PoweRBrands: The Facebook marketing game about marketing

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Advergames on Facebook are nothing new -- there are Facebook games marketing everything from cars to the distrubingly wholesome power of milk, and practically everything in between. But so far there hasn't been a Facebook advergame that markets the field of marketing itself. Until now!

PoweRBrands is a creation of Reckitt Benckiser -- the parent company of brands like Clearasil, Lysol and Woolite -- that invites you to "use your innovative sales skills and marketing ideas to outperform your rivals, and work your way up to be President of the company." Along the way, you're told you'll learn to "think and act like an RB person" and "learn something about global FMCG along the way" (that's "fast-moving consumer goods" for those of you who aren't already marketing professionals)

At first glance, PoweRBrands resembles countless other room-decorating Facebook games. Completing tasks from your inbox earns you money to decorate your Spartan office and experience points to move you up the virtual corporate ladder. It's only when you actually try to complete one of those tasks that the proceedings take on a weird, corporate-training-video quality.
A typical inbox task might ask you to make a music video for a VEET campaign, or evaluate ad spending on a Clearasil campaign. Seems like good fodder for some fun, simple mini-games, but instead poweRBrands gives you a colorful slider and asks you to "allocate resources" to various areas of campaign development. In the video task, for instance, you have to decide whether to star in the video yourself or outsource the talent to an outside agency.

At first I thought this might be a fun way to show my creativity and roleplay how I would run a real marketing campaign. But the game had other ideas, presenting me with a very strict idea of the "ideal" allocation and a disturbingly precise percentage score evaluating my resource allocation. Sliders set too far off the accepted standard earn harsh admonishment from the boss and much less money and experience for the task. Successful allocation (which for me usually meant leaving the sliders in their default positions) earns praises and rewards, of course.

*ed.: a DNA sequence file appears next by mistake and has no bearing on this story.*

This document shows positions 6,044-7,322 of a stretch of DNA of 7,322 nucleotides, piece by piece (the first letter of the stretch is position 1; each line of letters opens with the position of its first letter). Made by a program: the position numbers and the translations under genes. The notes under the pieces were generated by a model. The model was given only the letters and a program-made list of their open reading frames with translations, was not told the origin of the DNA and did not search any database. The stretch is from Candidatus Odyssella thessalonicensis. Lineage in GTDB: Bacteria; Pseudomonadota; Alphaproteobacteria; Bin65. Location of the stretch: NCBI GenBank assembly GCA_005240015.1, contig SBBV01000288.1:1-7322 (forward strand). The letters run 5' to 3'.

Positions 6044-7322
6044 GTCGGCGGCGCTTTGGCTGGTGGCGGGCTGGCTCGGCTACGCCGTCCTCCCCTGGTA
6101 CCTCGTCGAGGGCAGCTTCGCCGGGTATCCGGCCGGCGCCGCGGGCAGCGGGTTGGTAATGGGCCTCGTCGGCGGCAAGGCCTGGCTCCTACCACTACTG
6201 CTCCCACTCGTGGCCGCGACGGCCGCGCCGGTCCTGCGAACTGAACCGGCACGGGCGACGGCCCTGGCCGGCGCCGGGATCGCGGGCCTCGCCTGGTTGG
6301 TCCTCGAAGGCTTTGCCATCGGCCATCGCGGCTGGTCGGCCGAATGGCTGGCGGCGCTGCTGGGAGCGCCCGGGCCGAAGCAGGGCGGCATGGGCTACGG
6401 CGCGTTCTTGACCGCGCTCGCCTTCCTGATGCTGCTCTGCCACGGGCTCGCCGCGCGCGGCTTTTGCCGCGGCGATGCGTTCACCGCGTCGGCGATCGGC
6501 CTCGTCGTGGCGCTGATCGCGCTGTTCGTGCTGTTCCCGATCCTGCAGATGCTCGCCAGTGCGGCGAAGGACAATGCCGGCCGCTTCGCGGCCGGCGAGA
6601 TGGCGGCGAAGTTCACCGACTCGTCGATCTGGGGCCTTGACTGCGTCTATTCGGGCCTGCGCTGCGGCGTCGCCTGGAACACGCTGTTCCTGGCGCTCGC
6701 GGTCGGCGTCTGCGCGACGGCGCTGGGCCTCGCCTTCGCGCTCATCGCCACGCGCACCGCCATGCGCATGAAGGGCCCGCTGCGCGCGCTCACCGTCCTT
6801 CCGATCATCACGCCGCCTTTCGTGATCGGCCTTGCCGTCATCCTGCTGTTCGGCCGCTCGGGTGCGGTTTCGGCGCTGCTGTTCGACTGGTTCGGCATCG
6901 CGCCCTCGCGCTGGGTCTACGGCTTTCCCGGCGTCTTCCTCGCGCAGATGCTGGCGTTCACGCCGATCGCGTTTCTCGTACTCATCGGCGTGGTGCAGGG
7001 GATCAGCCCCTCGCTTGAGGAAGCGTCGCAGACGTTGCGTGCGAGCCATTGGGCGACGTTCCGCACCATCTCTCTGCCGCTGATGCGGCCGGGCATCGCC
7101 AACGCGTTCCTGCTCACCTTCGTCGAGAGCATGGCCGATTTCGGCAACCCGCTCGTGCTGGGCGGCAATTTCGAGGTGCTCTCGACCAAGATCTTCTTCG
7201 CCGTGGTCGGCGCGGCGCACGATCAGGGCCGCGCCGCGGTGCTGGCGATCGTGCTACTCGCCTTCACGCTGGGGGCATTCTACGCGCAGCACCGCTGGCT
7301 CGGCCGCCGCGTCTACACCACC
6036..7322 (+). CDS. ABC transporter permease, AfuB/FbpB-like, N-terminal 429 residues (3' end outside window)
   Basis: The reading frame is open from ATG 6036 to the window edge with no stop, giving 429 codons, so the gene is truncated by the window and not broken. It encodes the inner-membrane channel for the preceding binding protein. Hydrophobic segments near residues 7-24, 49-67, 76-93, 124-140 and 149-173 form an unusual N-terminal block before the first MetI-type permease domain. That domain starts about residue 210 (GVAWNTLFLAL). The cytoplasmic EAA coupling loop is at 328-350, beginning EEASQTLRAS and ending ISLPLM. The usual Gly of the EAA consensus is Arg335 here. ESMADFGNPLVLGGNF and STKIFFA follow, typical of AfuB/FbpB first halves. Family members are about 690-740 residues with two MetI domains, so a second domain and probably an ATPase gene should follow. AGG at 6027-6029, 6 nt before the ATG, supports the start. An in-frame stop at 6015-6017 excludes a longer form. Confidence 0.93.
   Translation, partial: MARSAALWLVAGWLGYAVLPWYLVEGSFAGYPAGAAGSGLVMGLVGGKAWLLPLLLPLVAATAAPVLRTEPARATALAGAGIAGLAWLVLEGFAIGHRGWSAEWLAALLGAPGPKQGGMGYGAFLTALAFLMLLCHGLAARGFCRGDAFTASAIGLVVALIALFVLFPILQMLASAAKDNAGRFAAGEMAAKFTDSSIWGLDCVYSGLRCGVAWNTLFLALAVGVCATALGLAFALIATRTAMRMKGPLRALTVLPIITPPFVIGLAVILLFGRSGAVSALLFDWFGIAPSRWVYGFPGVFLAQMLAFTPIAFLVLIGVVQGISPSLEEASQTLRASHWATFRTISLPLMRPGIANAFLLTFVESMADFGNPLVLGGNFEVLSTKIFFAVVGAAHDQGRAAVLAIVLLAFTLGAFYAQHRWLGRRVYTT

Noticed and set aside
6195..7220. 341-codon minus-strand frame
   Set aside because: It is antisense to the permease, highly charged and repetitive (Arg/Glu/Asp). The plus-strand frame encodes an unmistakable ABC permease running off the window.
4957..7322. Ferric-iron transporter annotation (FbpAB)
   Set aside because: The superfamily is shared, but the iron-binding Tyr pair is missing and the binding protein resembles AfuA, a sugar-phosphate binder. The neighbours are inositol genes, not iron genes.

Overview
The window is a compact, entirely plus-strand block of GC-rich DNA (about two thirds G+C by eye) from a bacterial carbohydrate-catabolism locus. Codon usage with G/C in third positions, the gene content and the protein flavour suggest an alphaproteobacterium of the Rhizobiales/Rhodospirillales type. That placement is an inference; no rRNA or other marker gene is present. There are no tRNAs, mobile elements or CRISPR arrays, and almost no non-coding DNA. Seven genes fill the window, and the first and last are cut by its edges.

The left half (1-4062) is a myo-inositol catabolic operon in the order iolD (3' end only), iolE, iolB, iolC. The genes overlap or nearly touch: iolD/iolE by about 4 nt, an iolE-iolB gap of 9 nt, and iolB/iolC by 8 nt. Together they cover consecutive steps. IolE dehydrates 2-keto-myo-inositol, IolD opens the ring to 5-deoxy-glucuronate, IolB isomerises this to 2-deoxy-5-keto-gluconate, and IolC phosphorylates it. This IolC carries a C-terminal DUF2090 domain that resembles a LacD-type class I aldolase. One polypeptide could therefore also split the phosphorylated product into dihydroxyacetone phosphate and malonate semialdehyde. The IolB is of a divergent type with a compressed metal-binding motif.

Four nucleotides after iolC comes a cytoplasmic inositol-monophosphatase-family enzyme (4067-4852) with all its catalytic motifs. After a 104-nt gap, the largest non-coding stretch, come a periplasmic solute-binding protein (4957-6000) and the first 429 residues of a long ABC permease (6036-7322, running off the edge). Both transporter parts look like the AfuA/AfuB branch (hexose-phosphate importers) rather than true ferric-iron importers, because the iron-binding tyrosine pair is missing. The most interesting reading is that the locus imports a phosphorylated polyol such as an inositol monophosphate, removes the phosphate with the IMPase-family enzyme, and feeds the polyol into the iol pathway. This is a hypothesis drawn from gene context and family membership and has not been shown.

The creep-factor is illustrated quite well by a typical task in which a co-worker calls and asks whether you'll be able to finish a project in time to join her for a run. A slider gives you the option to say you'll be "done on time" or that the project will "take all night." With no other knowledge about the project, it's hard to know the right answer. Should you rush to finish promptly, meeting your deadline but possibly doing a sloppy job in the process? Should you burn the midnight oil, ensuring a quality result that might be too late to be useful? What to choose? The game is not worried by such dilemmas -- the result screen simply says that finishing quickly and going for a run is "the ideal answer." As the game plainly puts it: "At RB, we work hard and we play hard."

It's lines like this that make me think of poweRBrands as an fun and innovative way to train actual marketing professionals on corporate policy. It's definitely a heck of a lot more engaging than watching hours of training videos, for instance. As a game for people who just want to pretend to be marketing executives, though, poweRBrands is a bit too heavy-handed and buttoned-down. For a field that's supposed to be about fostering creativity, powerBrands manages to make marketing feel like a chore.
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